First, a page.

Before you set out to have an impact on any particular issue it helps to have more than just a thumb-nail view of the facts in order to be able to make a case for what you believe.
Whether it’s plain old citizen-lobbying of a local council, or the multi-million dollar corporate variety, good research is the foundation of good lobbying – but good research can require a lot of work.
The problem for elected officials is the huge number of issues that scream for attention. They don’t have the time to follow the nuances of every piece of legislation, but they put their name, reputation and possibly their career on the line with every vote. As a result, good information is invaluable.
The rule is this: do the work for them.
Politicians aren’t super-human and don’t know everything about everything (you probably knew that already), and can’t learn it all. Though as individuals they may know more about various subjects, most of them are forced to be generalists. So part of the job of good lobbying is to be an expert on the issues you want to advocate.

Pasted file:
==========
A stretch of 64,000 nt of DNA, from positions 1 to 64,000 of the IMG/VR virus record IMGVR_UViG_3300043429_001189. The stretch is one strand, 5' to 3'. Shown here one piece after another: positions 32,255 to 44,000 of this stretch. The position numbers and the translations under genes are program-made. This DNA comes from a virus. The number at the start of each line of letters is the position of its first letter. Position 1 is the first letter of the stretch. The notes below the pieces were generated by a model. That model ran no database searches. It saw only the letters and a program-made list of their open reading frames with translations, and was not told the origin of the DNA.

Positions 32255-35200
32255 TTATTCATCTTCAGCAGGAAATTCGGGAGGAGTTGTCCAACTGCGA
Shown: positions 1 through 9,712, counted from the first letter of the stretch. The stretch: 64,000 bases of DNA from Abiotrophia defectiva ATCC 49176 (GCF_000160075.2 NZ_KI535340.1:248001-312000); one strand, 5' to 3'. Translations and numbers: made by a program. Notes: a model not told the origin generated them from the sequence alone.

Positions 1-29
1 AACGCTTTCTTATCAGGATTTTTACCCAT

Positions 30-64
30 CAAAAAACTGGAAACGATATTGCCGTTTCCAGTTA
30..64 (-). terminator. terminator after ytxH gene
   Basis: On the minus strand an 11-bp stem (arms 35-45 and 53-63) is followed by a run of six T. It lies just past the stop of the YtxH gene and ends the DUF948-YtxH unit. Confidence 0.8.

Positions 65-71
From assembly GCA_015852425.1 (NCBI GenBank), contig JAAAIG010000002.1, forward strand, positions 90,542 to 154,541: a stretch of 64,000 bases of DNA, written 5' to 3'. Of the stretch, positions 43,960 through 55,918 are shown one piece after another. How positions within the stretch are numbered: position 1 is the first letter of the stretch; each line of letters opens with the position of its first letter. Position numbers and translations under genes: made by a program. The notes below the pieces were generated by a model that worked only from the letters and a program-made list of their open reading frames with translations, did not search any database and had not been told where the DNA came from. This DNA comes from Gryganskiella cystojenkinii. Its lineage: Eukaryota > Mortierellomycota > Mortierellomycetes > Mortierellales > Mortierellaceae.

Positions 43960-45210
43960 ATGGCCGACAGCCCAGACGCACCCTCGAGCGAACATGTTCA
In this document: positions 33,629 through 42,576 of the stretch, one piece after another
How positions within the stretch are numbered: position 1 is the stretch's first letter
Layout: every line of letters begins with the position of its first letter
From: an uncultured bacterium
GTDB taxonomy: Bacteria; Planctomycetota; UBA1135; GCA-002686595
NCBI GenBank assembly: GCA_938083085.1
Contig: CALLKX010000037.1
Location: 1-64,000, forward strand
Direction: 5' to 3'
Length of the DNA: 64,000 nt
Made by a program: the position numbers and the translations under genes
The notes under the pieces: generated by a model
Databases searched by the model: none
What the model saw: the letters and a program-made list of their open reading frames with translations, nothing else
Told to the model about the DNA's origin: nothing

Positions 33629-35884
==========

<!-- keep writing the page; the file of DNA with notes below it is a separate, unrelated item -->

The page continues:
Things that elected officials need to know about legislation or proposals:
- The details of any proposal
- How it changes current law or the status quo
- How those changes will impact their constituents
Without that knowledge, most elected officials can only hope and pray that they don’t accidentaly stumble into a politically explosive situation, (something most of them try to avoid because they want to get re-elected).
Where do they usually find the information they need to make a decision? A good bit of it comes from educated constituents who have done their homework or who offer the benefit of their own expertise.
In other words, it could be you. You’re certainly more of an expert on the things you do and the situations you face every day than most politicians.
Spend time researching and organizing information on the issues you want to impact. Then turn it into a resource for friendly elected officials.
Remember, knowledge is power. Get it and use it.Social tagging: lobbying > research